Open Discussion – First Diverse CF Read

Happy Saturday, y’all! I pray you had an awesome week of reading and relaxing. If not, that’s what the weekend’s for. ๐Ÿ˜‰

Before I move on to the discussion topic, I just want to recap our blog post from this week. Monday, Terri interviewed Leslie Sherrod. Wednesday, Jamie shared a book spotlightย for Sushi for One. Friday, I shared a reviewย for Signs of Life. Now on to today’s topic!

Today, I thought I’d be real informal. I want to hear from you! Share when you first realized that Christian fiction was lacking in diversity AND share the first diverse book you read.

I’ll be honest, I don’t think I really “noticed” because I’m used to not seeing diverse characters. It’s one reason I’m so passionate about writing them. I do remember my first diverse read. It was Ronie Kendig’s Firethorn. (Author Interview here.)ย Never have I been so happy to see a book cover with a Black man on it.

Your turn!


Post by Toni Shiloh

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10 thoughts on “Open Discussion – First Diverse CF Read

  1. I haven’t read much Christian fiction, because, for a while, a lot of it was just romance. I have read a good bit of nonfiction in Christian realm. I have to admit that I didn’t think about it for a while. I read and just absorbed what was in the book, which I think is worse because I didn’t realize I was reading a completely books where every single person was white. Like I think back to At Home in Mitford. Loved those! Now I think…why were there zero people of color in that town?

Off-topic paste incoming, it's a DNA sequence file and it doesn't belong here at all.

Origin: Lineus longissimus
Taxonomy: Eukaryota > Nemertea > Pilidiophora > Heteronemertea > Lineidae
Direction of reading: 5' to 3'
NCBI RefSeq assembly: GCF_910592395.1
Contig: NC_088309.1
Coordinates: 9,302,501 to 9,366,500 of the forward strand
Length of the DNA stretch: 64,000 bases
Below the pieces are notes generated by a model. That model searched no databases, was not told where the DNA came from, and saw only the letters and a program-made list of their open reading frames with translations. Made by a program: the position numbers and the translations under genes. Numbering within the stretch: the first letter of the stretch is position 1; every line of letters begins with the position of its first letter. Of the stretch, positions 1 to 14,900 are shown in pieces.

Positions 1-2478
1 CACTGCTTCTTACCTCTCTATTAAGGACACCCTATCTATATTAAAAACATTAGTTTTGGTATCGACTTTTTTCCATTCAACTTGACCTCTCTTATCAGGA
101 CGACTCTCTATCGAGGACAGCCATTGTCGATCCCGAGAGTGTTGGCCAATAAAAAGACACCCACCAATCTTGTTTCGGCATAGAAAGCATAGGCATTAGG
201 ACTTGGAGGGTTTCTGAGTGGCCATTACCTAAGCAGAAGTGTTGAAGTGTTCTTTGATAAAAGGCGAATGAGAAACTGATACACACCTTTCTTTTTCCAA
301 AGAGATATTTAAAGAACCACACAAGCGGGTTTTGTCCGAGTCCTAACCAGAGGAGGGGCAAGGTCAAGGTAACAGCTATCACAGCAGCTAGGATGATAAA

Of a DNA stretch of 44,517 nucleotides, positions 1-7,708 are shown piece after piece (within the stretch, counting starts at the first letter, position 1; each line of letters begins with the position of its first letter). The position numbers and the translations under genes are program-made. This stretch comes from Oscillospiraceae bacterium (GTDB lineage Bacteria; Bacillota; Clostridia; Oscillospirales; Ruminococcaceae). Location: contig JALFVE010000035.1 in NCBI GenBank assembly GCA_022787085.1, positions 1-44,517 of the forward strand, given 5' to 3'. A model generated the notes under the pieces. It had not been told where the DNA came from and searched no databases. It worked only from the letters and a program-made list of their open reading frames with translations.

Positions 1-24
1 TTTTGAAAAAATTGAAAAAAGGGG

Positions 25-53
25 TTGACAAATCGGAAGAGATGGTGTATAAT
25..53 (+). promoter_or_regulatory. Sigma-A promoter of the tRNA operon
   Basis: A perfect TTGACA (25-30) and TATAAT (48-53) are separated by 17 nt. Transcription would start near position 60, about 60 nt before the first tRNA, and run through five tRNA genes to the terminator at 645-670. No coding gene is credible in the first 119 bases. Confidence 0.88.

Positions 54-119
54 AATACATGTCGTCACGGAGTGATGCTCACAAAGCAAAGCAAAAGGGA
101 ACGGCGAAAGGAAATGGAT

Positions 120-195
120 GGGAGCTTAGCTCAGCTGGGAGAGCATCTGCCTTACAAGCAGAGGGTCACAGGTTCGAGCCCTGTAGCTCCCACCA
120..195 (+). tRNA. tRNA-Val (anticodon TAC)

I began to realize it when I started writing Latino Christian fiction and started hitting some real roadblocks. It opened my eyes to it, and I have been mindfully reading ever since. I think the first time I noticed was when I was reading a short story or the first pages of a book (can’t remember!) for the ACFW VA contest. It was a fantasy book with a black female character, and I thought, “Wow, this is great! I’ve never read anything like this!” I’m pretty sure I gushed in the notes. Ooh, I am forgot, too, that I think prior to that I had read a book by my friend Regina for a critique and hers also was a historical fiction about Joseph, and after she explained the truth behind many Biblical characters being people of color, I thought, “Why have I been picturing every Bible character as white for all these years?” Right there is some internal bias (as I am a white person…who grew up in a white church, etc.).

    I am just glad now to be at a diverse church where I am learning to grow and stretch and where I have been given a heart to write Latino fiction.

    Liked by 2 people

  2. The first book with a diverse character that I read was Camy Tang’s Only Uni. As an Asian myself, I was thrilled to see an Asian author (other than Amy Tan) and also doubly thrilled that she was a Christian. She inspired me and gave me hope that I could do the same: write books with Asian characters. ๐Ÿ™‚

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  3. If I recall correctly, the first diverse Christian Fiction book I read was Drums of Change by Janette Oke, back when I was in high school. It’s historical fiction with mostly Native American main characters.